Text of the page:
3 Key Moves for High School Graduates

Remember also your Creator in the days of your youth, before the evil days come and the years draw near of which you will say, I have no pleasure in them; Ecclesiastes 12:1 (ESV)

So, you’ve walked down the aisle. You’ve been given that paper that says you’re done with high-school. You’ve turned the tassle.


What now? Here are five key moves for every high-school graduate.


  1. Don’t Waste Your Summer

I’ve seen more good, young men and women make critical, destructive, life-altering choices in the free months between high-school and college. There is a sense of freedom in these months, of throwing off the shackles. You’re parents might be a bit more trusting of you now.

Have a plan for your summer—this one and every one in the future. Have fun, celebrate, enjoy life. But also find ways to learn and grow. Read some challenging books, sign up for mission—whether overseas or here at home. Find a mentor who can give you good advice about the coming college years.

Summer is a break from school, from some of the discipline of the high-school years, but it’s not a break from God.


  1. Start Planning Your First College Semester. It will be here before you know it. You might start thinking about those first classes. You  might game plan your typical days, how you will study and what you will do with your free time in college. You’ll also want to seek out and find a Christian community on your college campus. Be intentional about this. Since you are leaving home, you’re leaving your church environment. You will not thrive spiritually or in any other way if you do not attach yourself to a Christian campus group and church.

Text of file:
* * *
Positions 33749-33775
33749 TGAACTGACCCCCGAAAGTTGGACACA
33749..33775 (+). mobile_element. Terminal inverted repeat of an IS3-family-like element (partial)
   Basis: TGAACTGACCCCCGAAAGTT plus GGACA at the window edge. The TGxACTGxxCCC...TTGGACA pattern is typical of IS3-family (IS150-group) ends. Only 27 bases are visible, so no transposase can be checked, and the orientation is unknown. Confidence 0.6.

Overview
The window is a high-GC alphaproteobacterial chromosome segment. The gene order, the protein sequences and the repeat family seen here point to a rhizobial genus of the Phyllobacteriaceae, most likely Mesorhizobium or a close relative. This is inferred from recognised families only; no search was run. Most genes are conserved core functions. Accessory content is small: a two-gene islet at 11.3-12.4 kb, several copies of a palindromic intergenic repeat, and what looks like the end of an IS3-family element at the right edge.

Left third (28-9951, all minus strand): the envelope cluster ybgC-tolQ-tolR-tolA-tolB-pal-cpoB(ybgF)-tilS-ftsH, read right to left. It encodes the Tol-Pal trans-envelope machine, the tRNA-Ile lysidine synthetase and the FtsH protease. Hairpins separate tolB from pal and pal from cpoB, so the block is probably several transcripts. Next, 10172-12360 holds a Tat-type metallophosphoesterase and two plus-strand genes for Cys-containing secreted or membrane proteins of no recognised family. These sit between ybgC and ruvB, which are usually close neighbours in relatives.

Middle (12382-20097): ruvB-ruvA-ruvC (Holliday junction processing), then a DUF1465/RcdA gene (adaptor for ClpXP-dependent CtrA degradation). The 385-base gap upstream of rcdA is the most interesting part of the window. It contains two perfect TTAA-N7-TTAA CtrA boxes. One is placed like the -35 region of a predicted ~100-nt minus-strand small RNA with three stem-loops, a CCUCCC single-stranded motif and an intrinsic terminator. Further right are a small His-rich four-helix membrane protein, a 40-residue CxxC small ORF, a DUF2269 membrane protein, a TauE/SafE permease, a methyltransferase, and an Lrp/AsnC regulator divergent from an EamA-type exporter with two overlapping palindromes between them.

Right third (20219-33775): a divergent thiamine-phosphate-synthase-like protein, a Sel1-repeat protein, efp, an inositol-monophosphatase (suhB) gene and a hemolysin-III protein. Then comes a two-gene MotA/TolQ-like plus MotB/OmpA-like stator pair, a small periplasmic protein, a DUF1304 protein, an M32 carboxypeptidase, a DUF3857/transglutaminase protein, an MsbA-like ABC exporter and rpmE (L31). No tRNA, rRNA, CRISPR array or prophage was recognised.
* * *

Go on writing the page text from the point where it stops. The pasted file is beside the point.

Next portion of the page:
2. Build intentional accountability relationships back home. Plan how often you will call back home and let your parents know how this will work. Let them know you intend on keeping them in the loop with everything. You are moving on into adulthood and this is good, but don’t forget to honor your parents and loving them in this newfound chapter in your relationship. You may also want to establish a weekly or monthly chat with your youth pastor or somebody who can periodically check on the status of your spiritual walk.

 

Daniel Darling is an author, pastor, and public speaker. His latest book is Crash Course, Forming a Faith Foundation for Life. Visit him on Facebook by clicking here, follow on him on Twitter at twitter.com/dandarling, or check out his website: danieldarling.com